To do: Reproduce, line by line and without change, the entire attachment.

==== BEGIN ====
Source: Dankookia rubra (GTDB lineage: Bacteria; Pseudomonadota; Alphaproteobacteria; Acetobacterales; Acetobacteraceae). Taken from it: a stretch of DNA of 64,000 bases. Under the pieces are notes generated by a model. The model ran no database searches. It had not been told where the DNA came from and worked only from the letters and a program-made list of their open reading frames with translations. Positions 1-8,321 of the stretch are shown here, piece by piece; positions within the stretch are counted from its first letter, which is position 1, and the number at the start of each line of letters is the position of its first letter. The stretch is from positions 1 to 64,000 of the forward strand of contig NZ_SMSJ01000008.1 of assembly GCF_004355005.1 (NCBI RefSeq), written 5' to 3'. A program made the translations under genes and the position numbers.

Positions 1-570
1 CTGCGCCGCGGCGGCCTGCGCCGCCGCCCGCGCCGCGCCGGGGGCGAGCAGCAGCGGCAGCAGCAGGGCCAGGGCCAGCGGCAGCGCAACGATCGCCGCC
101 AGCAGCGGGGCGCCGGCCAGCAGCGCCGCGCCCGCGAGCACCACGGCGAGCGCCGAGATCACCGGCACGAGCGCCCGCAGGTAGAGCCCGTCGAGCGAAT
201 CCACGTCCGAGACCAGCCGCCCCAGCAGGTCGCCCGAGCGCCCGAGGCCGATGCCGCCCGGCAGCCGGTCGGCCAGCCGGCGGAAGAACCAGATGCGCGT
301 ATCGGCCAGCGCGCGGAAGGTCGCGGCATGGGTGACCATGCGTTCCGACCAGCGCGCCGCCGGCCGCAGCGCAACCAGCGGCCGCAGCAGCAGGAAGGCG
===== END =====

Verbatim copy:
Source: Dankookia rubra (GTDB lineage: Bacteria; Pseudomonadota; Alphaproteobacteria; Acetobacterales; Acetobacteraceae). Taken from it: a stretch of DNA of 64,000 bases. Under the pieces are notes generated by a model. The model ran no database searches. It had not been told where the DNA came from and worked only from the letters and a program-made list of their open reading frames with translations. Positions 1-8,321 of the stretch are shown here, piece by piece; positions within the stretch are counted from its first letter, which is position 1, and the number at the start of each line of letters is the position of its first letter. The stretch is from positions 1 to 64,000 of the forward strand of contig NZ_SMSJ01000008.1 of assembly GCF_004355005.1 (NCBI RefSeq), written 5' to 3'. A program made the translations under genes and the position numbers.

Positions 1-570
1 CTGCGCCGCGGCGGCCTGCGCCGCCGCCCGCGCCGCGCCGGGGGCGAGCAGCAGCGGCAGCAGCAGGGCCAGGGCCAGCGGCAGCGCAACGATCGCCGCC
101 AGCAGCGGGGCGCCGGCCAGCAGCGCCGCGCCCGCGAGCACCACGGCGAGCGCCGAGATCACCGGCACGAGCGCCCGCAGGTAGAGCCCGTCGAGCGAAT
201 CCACGTCCGAGACCAGCCGCCCCAGCAGGTCGCCCGAGCGCCCGAGGCCGATGCCGCCCGGCAGCCGGTCGGCCAGCCGGCGGAAGAACCAGATGCGCGT
301 ATCGGCCAGCGCGCGGAAGGTCGCGGCATGGGTGACCATGCGTTCCGACCAGCGCGCCGCCGGCCGCAGCGCAACCAGCGGCCGCAGCAGCAGGAAGGCG